[mythtv-users] Backend quits functioning

William Powers wepprop at sbcglobal.net
Mon May 29 22:38:16 UTC 2006

Mark Knecht wrote:
>    Thanks, but it's not so easy.
>    It's a huge job to upgrade here. I've got a back-end machine with
> two tuners and then 5 separate frontend machines accessing it. Since
> the Myth devs decided that frontends and backends must match versions
> it's too many machines to deal with all at once. I have a wife and kid
> watching these things daily. It goes down and I'm in trouble! No
> thanks!
>    Possibly in July I'll get a break as they go off on vacation. Until
> then I'm stuck.
>    I'll hold out some hope that 0.19 fixes this crash problem.
First, please don't get the idea that 0.19 is a panacea for all 
problems.  I ran 0.18.1 for 8 months without a single hiccup but after 3 
months on several versions of 0.19 and subs, I'd go back to 0.18.1 in a 
heartbeat if I could.  Unfortunately I waited so long to decide I wanted 
to, that it was no longer easy to do so.

On the other hand, with a total of two backends and four frontends, I'm 
familiar with the problems of upgrading you mention and I've pretty much 
got it down to a science.  For me, the key to making upgrading easy is 
the ability to quickly go back to the previous (working) version if 
something goes wrong during the upgrade.  After trying several methods, 
it finally turned out to be easiest for me to install Myth from source.  
First, I use apt or yum or smart or source or whatever it takes to 
configure all the boxes so I can compile Myth on it.

Then I use ssh to log in to each box remotely and compile ('make') the 
new version but I don't do a 'make install'.  Once I have the new 
version compiled on all the boxes, I then find a free hour or so when no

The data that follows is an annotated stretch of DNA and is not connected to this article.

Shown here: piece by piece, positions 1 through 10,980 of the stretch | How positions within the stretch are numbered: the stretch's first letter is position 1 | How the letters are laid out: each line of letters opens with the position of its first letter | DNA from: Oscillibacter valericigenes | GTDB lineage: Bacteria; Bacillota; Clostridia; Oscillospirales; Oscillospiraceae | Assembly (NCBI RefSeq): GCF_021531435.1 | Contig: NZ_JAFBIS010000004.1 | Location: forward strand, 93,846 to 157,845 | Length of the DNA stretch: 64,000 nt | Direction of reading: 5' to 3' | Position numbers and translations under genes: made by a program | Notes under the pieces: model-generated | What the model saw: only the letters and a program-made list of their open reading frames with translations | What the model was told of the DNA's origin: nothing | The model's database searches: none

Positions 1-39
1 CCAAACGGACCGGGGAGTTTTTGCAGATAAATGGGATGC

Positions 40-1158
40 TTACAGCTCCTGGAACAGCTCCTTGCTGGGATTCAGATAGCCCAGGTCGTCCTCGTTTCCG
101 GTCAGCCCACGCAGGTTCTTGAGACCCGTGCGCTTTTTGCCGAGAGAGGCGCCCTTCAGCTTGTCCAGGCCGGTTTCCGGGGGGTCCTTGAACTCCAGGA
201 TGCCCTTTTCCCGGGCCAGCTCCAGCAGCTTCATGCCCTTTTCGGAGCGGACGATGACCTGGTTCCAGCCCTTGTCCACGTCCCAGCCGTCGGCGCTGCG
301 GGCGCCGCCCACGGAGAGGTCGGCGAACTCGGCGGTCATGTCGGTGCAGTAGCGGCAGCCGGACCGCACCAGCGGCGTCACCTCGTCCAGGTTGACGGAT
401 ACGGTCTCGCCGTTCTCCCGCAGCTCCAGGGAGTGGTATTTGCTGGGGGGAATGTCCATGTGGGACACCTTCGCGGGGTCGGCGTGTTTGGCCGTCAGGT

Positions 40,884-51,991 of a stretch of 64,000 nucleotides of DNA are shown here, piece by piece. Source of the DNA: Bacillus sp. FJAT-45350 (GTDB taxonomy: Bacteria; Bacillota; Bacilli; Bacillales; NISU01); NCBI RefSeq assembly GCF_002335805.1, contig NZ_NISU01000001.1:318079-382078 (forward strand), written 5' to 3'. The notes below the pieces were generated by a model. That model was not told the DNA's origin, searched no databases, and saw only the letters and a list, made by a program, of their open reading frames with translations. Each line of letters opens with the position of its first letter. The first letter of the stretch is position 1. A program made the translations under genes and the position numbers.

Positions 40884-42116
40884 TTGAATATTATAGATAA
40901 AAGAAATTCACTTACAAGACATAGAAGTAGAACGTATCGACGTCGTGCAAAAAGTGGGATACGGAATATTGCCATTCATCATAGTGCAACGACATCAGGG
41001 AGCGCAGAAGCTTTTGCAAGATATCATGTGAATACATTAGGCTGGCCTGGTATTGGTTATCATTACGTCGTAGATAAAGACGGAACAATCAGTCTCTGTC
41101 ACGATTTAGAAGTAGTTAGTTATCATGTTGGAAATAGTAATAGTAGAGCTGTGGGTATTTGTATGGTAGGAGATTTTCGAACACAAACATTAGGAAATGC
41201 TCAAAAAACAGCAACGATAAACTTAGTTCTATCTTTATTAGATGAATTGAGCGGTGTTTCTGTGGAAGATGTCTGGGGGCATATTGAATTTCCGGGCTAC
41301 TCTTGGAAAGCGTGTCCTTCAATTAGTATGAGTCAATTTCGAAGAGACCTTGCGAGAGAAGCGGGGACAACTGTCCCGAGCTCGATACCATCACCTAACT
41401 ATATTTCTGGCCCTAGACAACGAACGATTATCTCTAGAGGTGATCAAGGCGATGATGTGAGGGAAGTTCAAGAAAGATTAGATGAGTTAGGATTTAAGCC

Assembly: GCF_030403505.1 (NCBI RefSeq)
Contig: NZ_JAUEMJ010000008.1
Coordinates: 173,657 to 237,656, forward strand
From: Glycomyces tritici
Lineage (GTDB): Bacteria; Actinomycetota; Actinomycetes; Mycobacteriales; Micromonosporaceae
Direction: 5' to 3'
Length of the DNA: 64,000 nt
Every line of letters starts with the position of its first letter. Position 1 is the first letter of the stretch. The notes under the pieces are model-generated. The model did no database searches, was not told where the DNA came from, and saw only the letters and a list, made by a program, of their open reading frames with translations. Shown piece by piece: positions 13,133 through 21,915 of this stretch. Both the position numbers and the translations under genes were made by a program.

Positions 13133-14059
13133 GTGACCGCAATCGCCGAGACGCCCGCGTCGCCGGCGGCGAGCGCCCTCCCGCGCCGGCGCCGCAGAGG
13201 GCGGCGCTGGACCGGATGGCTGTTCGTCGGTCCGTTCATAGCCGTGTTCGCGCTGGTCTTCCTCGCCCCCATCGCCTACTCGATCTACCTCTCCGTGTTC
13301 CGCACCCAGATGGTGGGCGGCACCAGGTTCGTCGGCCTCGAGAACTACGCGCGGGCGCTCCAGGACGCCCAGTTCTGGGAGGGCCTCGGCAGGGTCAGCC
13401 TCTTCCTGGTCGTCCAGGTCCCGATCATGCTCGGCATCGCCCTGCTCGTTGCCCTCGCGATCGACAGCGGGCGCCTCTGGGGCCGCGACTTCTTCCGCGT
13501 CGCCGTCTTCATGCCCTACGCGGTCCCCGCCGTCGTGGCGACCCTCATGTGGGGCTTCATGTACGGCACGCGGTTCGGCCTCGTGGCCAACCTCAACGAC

one is watching TV or recording anything when I can perform the 
upgrade.  7:00 am Sunday morning always seems to be available... :)

To perform the actual upgrade, first I save the database per the 
instructions in the docs.  Downgrading is easy with a copy of the 
previous database but it's darn near impossible without it.  Next I ssh 
to each box and stop all the backends.  Finally, I go back to the new 
version source directory each box and do the 'make install'.  Then I 
restart the backends, master first, and then the frontends.

If something goes wrong, I stop everything, delete any test recordings 
I've made since the upgrade, drop the database using the instructions in 
the docs, and restore the previous version of the database from the 
backup.  Then I go back to the source directory for the previous (older 
but working) version on each box and do 'make install' again (which 
overwrites the new version binaries with the older version binaries).  
Then I start the backends, then the frontends.  I can do the whole 
thing, installing a new version, testing it, and downgrading to the old 
version, in well under an hour.

The one drawback is that the longer you spend on the newer version, what 
with new recordings and new schedules, the more painful it is to go back 
to the older version.

If anyone is contemplating changing from an rpm-style install to a 
source install, uninstall the rpm version before installing the source 
compiled version:  It's likely they don't install to the same directory 
and you *don't* want to deal with having two versions installed at the 
same time.  If necessary, first install the same version you had 
installed with rpm's as step one, then do the upgrade to the newer 
version.  That will ensure the previous version binaries are easily 
available should you need to downgrade.  Of course, there's other ways 
to handle that step, such as keeping the old version rpm's handy, 
renaming the old version binaries in-place, etc.

Just my experiences.  YMMV.


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